Source: Warren B. Rudman, J. Robert Kerrey, Peter G. Peterson, and Robert Bixby, The Brookings Institution, Opportunity 08: A Project of the Brookings Institution America’s Economy: Headed for Crisis 2, August 2007
From the summary:
An honest assessment of the nation’s long-term fiscal outlook almost makes one wonder why, in 2008, so many people are interested in being elected President. And why so little attention is being paid to a problem that budget analysts of diverse perspectives routinely describe as “unsustainable.”
One thing is clear: the status quo is not acceptable. The next President will inherit a fiscally lethal combination of changing demographics, rising heath care costs, and falling national savings. The public should take care not to buy the proposals of Presidential candidates that either ignore the magnitude of the long-term fiscal challenge or lock candidates into positions that make the problems insoluble. Improving the nation’s long-term fiscal outlook will require hard choices on spending and tax policy. Presidential candidates and their consultants might shy away from endorsing such choices on the campaign trail, but they should not rule them out.
The next administration must enter office with a mandate to act on this problem. Doing so will likely require a mix of options arrived at through bipartisan negotiations. The more options taken off the table through ironclad campaign promises, the more difficult it will be to find meaningful solutions once the campaigns are over and the time for governing begins. Candidates must acknowledge the magnitude of the problem, the need for trade-offs and the necessity for prompt action. Vague promises of “fiscal responsibility” give the public insufficient insight into how well candidates understand the task at hand.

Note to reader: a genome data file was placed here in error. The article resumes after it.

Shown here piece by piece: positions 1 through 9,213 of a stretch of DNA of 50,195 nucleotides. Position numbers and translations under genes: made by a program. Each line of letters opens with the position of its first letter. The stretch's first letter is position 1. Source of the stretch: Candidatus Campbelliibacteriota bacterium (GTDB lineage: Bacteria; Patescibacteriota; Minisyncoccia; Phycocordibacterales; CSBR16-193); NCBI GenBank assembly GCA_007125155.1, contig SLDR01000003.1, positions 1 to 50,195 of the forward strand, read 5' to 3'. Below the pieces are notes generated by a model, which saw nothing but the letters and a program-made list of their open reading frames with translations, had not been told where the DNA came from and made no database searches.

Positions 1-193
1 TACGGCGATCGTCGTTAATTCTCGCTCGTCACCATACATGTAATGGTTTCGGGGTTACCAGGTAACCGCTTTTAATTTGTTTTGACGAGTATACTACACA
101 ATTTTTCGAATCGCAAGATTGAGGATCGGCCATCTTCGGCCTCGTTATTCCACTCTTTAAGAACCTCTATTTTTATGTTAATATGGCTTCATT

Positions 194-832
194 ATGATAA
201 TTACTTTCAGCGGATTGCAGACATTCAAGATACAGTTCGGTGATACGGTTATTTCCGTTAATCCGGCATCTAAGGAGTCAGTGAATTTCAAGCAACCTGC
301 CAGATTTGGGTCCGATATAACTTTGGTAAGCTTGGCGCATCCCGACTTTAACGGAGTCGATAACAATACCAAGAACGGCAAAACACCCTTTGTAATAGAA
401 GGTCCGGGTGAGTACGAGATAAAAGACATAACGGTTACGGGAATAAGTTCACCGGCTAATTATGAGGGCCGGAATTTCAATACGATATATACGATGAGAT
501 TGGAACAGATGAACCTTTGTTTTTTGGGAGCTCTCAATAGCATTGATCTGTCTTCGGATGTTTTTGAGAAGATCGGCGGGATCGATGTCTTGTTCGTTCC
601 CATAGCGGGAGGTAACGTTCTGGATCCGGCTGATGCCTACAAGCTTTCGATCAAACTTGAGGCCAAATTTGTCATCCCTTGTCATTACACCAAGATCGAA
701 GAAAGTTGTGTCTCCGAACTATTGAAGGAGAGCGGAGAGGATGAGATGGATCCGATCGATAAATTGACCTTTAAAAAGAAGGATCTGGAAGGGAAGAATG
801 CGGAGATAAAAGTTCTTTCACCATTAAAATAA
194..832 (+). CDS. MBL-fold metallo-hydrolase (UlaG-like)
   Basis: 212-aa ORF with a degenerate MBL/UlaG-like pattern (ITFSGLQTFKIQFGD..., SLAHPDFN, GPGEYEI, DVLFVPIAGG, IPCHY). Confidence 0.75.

Comprehensive solutions may take considerable time to develop, and once implemented, should be subject to periodic review. However, as a framework for action the next President should:
● Commit to a balanced budget
● Take every reasonable step to constrain the rising cost of heath care and retirement programs — Social Security and, most especially, Medicare
● Make clear to Americans that taxes cannot be cut over the long-term unless programs are cut commensurately, and
● Prevent total spending, taxes, or debt from reaching levels that could reduce economic growth and future standards of living.